The Independent suggests that this strategy could cause tension between Clegg and Cameron. That’s not the half of it. If the report is at all accurate then, quite apart from the substance of the proposed change, it raises a whole host of constitutional questions for the Liberal Democrats. As a federal party these are not, as far as I am concerned, decisions that the leadership can make in this way. Certainly not on the basis of private polling or tactics aimed mainly at electoral survival rather than principle. So much for the New Politics.

As far as I understand the constitution of the party, and it’s a little while since I read it, the Leadership is there to represent the views of the party democratically determined through its internal deliberative mechanisms. That is what makes it different from the other two main parties. No one, I think, pretends those mechanisms are perfect or that the policy that emerges from them is always judged to be optimal. But the process is just as important. It is a deontological rather than a consequentialist position. Any other mechanism would be nonsensical, given the substance of the political liberalism the party espouses.

Are we seeing the leadership – and if we are honest that really means Nick Clegg – becoming increasingly detached from the party? Placing more importance on keeping in with his new friends than aligning with the members of his own party?

This is the first time in generations that a genuinely liberal party has had influence over policy. But at what price? Power is a complex phenomenon. Sure it allows you to get things done. To implement political changes the party has advocated and sought for many years. But power has an appeal all its own. And the exercise of power is easier when you are not obliged to take account of the views of others. Indeed that is, from some perspectives, the very definition of being powerful. Without checks and balances, more power tends to be actively sought and power becomes concentrated in the hands of the few, to the exclusion of the many.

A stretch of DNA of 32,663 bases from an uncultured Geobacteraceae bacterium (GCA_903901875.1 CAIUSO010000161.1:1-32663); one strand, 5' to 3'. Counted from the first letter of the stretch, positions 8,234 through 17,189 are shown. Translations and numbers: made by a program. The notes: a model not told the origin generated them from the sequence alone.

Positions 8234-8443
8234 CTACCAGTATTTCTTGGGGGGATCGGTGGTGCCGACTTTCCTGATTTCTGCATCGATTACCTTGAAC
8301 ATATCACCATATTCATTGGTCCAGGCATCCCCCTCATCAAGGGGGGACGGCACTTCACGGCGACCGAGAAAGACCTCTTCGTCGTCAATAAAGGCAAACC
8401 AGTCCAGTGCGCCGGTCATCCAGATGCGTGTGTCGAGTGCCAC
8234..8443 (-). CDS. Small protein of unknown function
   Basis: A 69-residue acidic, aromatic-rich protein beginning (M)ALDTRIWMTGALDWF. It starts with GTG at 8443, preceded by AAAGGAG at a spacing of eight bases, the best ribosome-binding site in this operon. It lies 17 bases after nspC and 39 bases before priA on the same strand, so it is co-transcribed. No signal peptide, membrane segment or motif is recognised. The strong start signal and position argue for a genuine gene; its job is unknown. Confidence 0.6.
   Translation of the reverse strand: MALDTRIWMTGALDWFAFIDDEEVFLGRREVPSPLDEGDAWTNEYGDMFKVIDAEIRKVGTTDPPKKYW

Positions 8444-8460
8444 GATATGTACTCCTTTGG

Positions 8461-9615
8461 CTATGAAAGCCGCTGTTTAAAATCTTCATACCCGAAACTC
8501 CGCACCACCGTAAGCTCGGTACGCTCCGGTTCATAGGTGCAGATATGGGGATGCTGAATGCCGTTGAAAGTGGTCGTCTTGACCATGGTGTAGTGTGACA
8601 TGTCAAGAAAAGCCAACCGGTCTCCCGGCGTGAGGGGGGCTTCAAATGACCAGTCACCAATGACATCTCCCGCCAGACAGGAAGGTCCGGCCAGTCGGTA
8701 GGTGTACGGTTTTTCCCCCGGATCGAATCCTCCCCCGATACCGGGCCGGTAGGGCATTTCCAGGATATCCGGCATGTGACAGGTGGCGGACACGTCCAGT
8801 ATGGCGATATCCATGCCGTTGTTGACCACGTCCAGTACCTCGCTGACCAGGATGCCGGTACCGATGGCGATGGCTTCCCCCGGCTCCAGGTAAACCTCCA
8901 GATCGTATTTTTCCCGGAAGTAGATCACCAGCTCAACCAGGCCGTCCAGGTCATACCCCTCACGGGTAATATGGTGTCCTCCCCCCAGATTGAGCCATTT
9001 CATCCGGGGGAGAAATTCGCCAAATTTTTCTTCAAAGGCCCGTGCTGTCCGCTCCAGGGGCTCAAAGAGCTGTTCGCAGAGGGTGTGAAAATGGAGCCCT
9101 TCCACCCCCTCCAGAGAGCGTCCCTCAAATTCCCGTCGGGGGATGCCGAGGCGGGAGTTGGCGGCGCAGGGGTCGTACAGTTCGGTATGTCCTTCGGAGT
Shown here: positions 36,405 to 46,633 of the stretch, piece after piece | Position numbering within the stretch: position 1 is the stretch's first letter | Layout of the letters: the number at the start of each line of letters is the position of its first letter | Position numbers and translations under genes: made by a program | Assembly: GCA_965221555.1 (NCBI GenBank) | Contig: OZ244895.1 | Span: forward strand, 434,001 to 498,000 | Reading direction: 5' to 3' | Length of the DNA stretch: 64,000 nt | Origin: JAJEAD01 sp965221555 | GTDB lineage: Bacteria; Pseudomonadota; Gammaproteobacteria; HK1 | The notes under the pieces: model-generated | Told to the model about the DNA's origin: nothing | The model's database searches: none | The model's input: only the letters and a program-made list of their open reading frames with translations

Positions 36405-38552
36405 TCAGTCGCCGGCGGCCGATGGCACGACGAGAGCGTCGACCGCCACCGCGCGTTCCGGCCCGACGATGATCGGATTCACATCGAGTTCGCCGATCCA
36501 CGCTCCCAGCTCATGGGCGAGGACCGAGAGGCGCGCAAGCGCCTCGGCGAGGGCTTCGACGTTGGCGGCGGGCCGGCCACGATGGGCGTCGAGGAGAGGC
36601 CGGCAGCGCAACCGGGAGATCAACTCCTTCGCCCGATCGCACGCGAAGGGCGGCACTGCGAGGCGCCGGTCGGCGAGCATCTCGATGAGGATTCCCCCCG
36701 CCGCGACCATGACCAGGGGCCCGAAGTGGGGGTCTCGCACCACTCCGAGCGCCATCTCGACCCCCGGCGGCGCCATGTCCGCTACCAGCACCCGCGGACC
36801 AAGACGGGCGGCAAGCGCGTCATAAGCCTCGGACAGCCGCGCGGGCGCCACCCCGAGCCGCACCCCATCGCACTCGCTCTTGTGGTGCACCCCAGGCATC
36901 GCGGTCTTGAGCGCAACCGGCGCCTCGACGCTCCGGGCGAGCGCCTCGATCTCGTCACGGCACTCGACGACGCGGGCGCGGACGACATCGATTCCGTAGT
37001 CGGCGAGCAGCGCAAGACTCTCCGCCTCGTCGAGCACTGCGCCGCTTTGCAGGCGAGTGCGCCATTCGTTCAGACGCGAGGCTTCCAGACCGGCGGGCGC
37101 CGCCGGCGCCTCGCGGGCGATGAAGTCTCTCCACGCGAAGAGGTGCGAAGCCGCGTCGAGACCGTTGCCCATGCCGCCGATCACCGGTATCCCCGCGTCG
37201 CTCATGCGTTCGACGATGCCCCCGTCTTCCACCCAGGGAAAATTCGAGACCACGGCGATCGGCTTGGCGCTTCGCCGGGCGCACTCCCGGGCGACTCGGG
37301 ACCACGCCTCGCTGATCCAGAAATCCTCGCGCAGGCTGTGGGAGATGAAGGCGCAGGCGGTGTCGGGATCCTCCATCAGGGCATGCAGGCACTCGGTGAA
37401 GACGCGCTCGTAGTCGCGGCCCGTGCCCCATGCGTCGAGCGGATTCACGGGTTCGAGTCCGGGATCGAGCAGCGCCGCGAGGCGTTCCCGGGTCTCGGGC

But that should hardly need saying. It is part of the very foundations of liberalism. I suppose the point is that Liberals are not, unless they are very careful, immune to the seductions of power. It is in holding to principle – not by tacking in one direction or the other – that the political future of the Liberal Democrats should lie. Anything else is to be perverted by power.

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2 Responses to Clegg and Co – whose side are they on?

  1. Chris says:

    Its not only troubling for you social liberal guys, the whole political debate is being moved further to the right by the coalition but without Cameron needing to sound ideological. He is coming over as a moderate while Clegg is giving speeches with content Ronald Regan would be happy with – anti-higher tax bands, anti-public sector, anti-government and anti-union.

    It is all too depressing.

  2. shodanalexm says:

    @Chris – I tend to agree, although I don’t think many of the speeches being made by any of the Coalition ministers are very explicitly “anti” anything. They tend to be “anti” by implication. In one sense, that is their genius. Nick Clegg’s speech on public sector reform last week was very much of that type.